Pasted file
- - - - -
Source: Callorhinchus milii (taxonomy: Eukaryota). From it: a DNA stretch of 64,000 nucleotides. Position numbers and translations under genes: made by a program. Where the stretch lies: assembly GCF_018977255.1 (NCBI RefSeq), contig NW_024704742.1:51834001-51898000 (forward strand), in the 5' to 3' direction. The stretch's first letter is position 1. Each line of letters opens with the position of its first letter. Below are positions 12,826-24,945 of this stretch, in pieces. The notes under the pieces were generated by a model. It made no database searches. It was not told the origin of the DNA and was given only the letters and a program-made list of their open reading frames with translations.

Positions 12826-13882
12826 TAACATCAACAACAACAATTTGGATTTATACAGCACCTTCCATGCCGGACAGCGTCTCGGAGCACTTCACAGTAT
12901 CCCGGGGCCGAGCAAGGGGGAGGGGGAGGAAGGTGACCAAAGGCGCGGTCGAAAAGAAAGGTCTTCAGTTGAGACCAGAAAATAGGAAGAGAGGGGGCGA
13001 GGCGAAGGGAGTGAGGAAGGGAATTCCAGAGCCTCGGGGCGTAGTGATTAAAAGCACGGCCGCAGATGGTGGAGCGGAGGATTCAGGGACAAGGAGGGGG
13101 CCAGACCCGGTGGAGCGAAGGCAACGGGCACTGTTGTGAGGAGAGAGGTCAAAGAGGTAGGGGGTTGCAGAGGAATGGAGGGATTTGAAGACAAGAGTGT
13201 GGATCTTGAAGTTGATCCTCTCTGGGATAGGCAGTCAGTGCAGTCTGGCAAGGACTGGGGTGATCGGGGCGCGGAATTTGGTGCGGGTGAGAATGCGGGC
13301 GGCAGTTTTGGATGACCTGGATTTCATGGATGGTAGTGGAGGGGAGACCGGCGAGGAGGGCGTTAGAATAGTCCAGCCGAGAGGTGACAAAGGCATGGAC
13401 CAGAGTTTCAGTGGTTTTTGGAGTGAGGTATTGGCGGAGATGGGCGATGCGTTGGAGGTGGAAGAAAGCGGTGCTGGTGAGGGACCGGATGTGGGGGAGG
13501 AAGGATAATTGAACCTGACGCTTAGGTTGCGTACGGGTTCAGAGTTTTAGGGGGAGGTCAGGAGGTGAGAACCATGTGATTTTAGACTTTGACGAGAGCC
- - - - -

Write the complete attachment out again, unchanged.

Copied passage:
Source: Callorhinchus milii (taxonomy: Eukaryota). From it: a DNA stretch of 64,000 nucleotides. Position numbers and translations under genes: made by a program. Where the stretch lies: assembly GCF_018977255.1 (NCBI RefSeq), contig NW_024704742.1:51834001-51898000 (forward strand), in the 5' to 3' direction. The stretch's first letter is position 1. Each line of letters opens with the position of its first letter. Below are positions 12,826-24,945 of this stretch, in pieces. The notes under the pieces were generated by a model. It made no database searches. It was not told the origin of the DNA and was given only the letters and a program-made list of their open reading frames with translations.

Positions 12826-13882
12826 TAACATCAACAACAACAATTTGGATTTATACAGCACCTTCCATGCCGGACAGCGTCTCGGAGCACTTCACAGTAT
12901 CCCGGGGCCGAGCAAGGGGGAGGGGGAGGAAGGTGACCAAAGGCGCGGTCGAAAAGAAAGGTCTTCAGTTGAGACCAGAAAATAGGAAGAGAGGGGGCGA
13001 GGCGAAGGGAGTGAGGAAGGGAATTCCAGAGCCTCGGGGCGTAGTGATTAAAAGCACGGCCGCAGATGGTGGAGCGGAGGATTCAGGGACAAGGAGGGGG
13101 CCAGACCCGGTGGAGCGAAGGCAACGGGCACTGTTGTGAGGAGAGAGGTCAAAGAGGTAGGGGGTTGCAGAGGAATGGAGGGATTTGAAGACAAGAGTGT
13201 GGATCTTGAAGTTGATCCTCTCTGGGATAGGCAGTCAGTGCAGTCTGGCAAGGACTGGGGTGATCGGGGCGCGGAATTTGGTGCGGGTGAGAATGCGGGC
13301 GGCAGTTTTGGATGACCTGGATTTCATGGATGGTAGTGGAGGGGAGACCGGCGAGGAGGGCGTTAGAATAGTCCAGCCGAGAGGTGACAAAGGCATGGAC
13401 CAGAGTTTCAGTGGTTTTTGGAGTGAGGTATTGGCGGAGATGGGCGATGCGTTGGAGGTGGAAGAAAGCGGTGCTGGTGAGGGACCGGATGTGGGGGAGG
13501 AAGGATAATTGAACCTGACGCTTAGGTTGCGTACGGGTTCAGAGTTTTAGGGGGAGGTCAGGAGGTGAGAACCATGTGATTTTAGACTTTGACGAGAGCC